Finally, a little bit about some of the many exciting species that we make their habitats in or along the coastline that can sometimes cause problems in the wrong circumstances.
Weever fish are small fish, up to 14 centimetres long, that often reside in shallow warmer water where they hide just under the surface of the sand waiting to pounce on smaller fish or creatures passing by. It is nearly impossible to spot a weever fish but if you are unfortunate enough to step on one you will almost certainly know about it! It is highly likely to sting you with a thorny poisonous spine that it uses for protection against predators. Whilst the poison is not dangerous to most humans it is extremely painful and the pain can last 24 hours. The only way to prevent being stung by a weever fish is to wear beach shoes or wetsuit boots when walking in shallow water.
If you are unfortunate enough to get stung the best treatment is to submerge the affected area in hot water as quickly as possible for 60-90 minutes. The water should be as warm as can reasonably be tolerated, but be careful not to scald yourself! The hot water will help break down the poison and stimulate blood flow to the affected area accelerating natural healing. If problems persist or intensify, or a young or old person or one with underlying health problems has been stung, you should seek medical help.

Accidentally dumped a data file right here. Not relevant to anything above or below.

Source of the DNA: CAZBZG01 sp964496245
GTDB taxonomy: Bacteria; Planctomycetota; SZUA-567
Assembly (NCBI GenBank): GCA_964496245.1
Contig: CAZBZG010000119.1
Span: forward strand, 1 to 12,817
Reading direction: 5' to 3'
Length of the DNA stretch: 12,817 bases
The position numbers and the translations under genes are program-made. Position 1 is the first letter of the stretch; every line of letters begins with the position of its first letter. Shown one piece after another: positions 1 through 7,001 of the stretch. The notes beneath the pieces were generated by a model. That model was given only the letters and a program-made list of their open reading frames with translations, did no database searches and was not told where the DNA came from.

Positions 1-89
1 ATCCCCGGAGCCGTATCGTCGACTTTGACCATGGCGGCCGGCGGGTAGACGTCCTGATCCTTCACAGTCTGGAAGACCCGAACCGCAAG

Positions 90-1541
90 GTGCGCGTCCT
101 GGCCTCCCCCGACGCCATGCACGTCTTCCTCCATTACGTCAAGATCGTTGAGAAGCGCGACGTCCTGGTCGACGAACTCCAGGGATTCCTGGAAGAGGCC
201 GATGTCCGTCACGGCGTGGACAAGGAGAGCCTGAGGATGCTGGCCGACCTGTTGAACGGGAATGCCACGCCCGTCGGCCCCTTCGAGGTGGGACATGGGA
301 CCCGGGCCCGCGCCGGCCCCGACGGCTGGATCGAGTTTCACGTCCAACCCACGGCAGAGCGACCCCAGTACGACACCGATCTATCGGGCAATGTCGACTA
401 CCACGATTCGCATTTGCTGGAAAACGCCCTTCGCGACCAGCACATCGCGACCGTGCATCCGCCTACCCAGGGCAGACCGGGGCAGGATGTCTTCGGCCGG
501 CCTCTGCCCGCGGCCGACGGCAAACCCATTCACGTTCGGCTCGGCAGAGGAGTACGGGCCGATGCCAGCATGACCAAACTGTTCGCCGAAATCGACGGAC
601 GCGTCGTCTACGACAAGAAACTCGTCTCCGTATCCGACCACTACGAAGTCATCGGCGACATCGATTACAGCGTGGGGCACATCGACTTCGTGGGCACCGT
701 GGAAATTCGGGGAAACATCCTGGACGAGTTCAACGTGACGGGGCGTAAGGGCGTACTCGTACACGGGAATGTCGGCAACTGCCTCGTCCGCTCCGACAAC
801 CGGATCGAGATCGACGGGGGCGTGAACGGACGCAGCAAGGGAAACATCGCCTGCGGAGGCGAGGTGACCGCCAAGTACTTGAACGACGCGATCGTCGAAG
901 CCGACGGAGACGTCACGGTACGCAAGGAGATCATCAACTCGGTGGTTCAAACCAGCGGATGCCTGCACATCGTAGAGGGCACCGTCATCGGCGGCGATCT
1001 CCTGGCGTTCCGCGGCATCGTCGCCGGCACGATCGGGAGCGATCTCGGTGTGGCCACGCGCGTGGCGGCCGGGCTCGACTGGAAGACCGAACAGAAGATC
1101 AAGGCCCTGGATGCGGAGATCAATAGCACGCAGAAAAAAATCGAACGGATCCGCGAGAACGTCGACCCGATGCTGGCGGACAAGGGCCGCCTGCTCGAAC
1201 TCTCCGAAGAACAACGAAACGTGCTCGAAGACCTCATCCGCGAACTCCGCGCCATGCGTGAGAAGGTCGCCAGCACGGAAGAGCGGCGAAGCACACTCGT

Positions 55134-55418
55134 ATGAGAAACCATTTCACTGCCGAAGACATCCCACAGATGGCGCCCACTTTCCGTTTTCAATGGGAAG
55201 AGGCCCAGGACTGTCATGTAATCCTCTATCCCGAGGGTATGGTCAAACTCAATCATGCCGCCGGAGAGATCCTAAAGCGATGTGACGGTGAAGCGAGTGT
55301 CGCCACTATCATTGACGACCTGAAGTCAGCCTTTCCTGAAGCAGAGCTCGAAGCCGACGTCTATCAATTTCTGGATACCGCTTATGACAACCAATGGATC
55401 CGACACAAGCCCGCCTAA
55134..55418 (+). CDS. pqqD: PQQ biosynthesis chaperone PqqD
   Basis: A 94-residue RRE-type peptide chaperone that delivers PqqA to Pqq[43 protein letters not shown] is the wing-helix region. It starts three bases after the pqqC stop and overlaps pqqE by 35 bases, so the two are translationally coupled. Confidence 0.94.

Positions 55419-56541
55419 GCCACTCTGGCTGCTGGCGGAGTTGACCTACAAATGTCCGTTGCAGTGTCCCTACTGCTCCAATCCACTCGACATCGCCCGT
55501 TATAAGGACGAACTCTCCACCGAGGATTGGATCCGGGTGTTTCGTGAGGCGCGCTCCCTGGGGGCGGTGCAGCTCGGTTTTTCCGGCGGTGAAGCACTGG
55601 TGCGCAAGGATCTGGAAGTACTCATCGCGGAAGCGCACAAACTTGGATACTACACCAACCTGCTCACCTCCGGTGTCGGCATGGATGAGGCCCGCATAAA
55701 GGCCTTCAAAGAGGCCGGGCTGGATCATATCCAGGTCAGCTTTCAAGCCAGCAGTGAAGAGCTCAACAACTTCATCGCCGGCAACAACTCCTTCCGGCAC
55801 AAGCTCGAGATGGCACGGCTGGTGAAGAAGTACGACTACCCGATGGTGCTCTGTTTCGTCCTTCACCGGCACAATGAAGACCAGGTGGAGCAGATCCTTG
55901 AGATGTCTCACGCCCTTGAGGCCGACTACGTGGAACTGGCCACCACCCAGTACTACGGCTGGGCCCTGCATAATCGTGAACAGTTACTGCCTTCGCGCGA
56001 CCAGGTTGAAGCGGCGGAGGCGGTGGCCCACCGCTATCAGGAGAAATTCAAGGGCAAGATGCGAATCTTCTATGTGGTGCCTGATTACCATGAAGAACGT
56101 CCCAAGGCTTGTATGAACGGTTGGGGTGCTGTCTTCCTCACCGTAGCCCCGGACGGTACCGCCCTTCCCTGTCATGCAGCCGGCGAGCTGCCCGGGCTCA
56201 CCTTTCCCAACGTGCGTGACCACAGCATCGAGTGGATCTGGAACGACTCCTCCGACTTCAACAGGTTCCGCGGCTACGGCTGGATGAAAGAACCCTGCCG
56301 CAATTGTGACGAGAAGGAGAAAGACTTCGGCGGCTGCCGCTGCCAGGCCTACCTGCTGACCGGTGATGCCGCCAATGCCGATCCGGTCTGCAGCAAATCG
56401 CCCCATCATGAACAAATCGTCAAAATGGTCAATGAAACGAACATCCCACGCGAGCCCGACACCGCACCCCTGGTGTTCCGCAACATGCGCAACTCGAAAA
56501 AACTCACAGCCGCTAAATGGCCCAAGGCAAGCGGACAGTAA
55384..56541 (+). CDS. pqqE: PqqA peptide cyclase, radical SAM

Eight types of jellyfish can be found in UK waters, most of the jellyfish cause only mild stings but some are more severe and even in rare cases dangerous depending on the species that causes the sting.
A useful guide to the jellyfish found off the UK shores can be found here:
Mild jellyfish stings should be treated by rinsing the affected area with vinegar. If you have tweezers available you can try to carefully pluck the stingers out of the skin, however do not try and scrape them out as this is likely to acerbate the symptoms. Then if possible immerse the affected area in hot but not scalding water for 20-45 minutes.
Severe jellyfish stings are extremely rare but if you experience stomach pain, nausea or vomiting, headache, muscle cramp or spasms, weakness, drowsiness, fainting or confusion, difficulty breathing or heart problems following a jellyfish sting you should seek medical attention immediately.